All you need is you, your spouse to be, an ordained minister (or justice of the peace) and two witnesses (depending on the state). This is the fact that Las Vegas chapels survive on. Short of getting married in Vegas, it’s really a pretty boring thing. That’s probably why all of that extra stuff was added on – to make it seem a little more important.
Decide what’s important to you. Do you like ninjas? Are you a German culture aficionado? Did you and your significant other get matching saddles last Valentine’s Day? Whatever your “thing” is is completely okay to bring into your ultimate wedding plan. Chances are, you’ll be able to find a minister of either to appropriate denomination or a non-denomination to fit whatever your hearts desire. Some Justices are even known to make house calls for the right event.
Don’t Forget the Marriage
Think of it this way: you can spend thousands of dollars dressing up in an outfit you’ll wear exactly once, doing things you would normally never do, in order to celebrate spending the rest of your life with someone who fell in love with the real non-tuxedoed-or-ball-gowned you. You could do it, and then you’d spend the first two years of that married life trying to pay off the loan you had to take out just to be able to pay for the nine-tiered cake of doom.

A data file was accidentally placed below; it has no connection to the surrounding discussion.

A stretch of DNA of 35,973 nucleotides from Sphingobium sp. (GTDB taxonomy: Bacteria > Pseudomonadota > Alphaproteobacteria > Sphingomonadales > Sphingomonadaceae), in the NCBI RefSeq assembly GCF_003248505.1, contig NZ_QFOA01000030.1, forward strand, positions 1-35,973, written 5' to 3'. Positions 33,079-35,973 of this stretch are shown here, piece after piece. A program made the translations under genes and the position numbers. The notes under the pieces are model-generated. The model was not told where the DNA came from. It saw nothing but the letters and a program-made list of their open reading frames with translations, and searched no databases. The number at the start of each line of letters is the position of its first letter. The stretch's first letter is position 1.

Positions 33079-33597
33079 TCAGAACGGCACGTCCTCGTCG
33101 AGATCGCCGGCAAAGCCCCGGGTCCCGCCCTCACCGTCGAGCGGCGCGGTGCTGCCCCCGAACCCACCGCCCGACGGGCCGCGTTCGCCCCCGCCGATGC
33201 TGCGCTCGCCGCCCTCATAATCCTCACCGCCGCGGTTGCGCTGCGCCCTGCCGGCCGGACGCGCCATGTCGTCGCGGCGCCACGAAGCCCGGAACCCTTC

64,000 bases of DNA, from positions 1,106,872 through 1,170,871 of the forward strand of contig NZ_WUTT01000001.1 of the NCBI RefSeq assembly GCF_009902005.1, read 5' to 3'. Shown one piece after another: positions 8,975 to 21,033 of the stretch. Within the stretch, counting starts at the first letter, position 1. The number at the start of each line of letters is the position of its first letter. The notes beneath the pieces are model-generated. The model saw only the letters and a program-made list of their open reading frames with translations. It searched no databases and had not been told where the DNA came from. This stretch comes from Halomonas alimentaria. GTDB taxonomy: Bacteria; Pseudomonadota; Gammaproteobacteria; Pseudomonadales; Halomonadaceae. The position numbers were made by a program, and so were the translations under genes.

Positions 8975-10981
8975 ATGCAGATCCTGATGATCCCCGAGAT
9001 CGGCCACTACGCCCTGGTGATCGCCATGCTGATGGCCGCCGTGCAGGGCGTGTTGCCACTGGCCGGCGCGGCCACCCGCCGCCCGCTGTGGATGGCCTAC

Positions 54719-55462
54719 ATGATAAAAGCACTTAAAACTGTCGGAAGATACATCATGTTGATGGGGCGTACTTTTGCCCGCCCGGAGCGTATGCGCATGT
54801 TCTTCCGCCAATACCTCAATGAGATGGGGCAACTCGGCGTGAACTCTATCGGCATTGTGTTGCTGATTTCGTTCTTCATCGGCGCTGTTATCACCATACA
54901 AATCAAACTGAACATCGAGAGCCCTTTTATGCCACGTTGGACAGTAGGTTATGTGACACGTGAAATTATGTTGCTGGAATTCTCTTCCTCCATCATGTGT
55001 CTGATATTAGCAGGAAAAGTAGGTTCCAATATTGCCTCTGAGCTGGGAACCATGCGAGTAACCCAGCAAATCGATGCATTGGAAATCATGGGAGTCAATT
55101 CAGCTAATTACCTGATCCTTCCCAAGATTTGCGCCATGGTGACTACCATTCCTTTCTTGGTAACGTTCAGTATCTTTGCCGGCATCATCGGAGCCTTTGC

Instead, focus on what is really important about your relationship with each other. If you love sports, run with it. Did you meet at a chess club? Break out the boards for the reception and do everything in black and white. If you are total homebodies with a flair for gourmet food and wine, consider an intimate at-home shindig where you get to make the food yourself.
But most importantly, remember that the wedding is only the beginning of the marriage. So often, we take the high-stress and disaster-prone nature of traditional weddings to be an omen for the actual marriage – “if we’re meant to be together, everything will go perfectly” – but really, it’s just one day out of how many thousands together. Let it symbolize what your marriage is supposed to be – the union of two unique individuals – and develop that idea. What do you two have together that will make the rest of your lives joyful instead of ponderous? How are you going to grow together? How are you going to communicate? What made your meeting so amazing that it has taken you this far?
For my part, I had a pirate wedding. My husband dressed up like Captain Jack Sparrow and I wore a massive purple Colonial ball gown and a huge red wig. Our vows were short, sweet and to the point, and then we drank rum and sang sea chanties until the wee hours of the morning. Our marriage has weathered some pretty rough storms, but as long as everyone does their job and knows how to read a compass, we’ll get through, just like on a ship.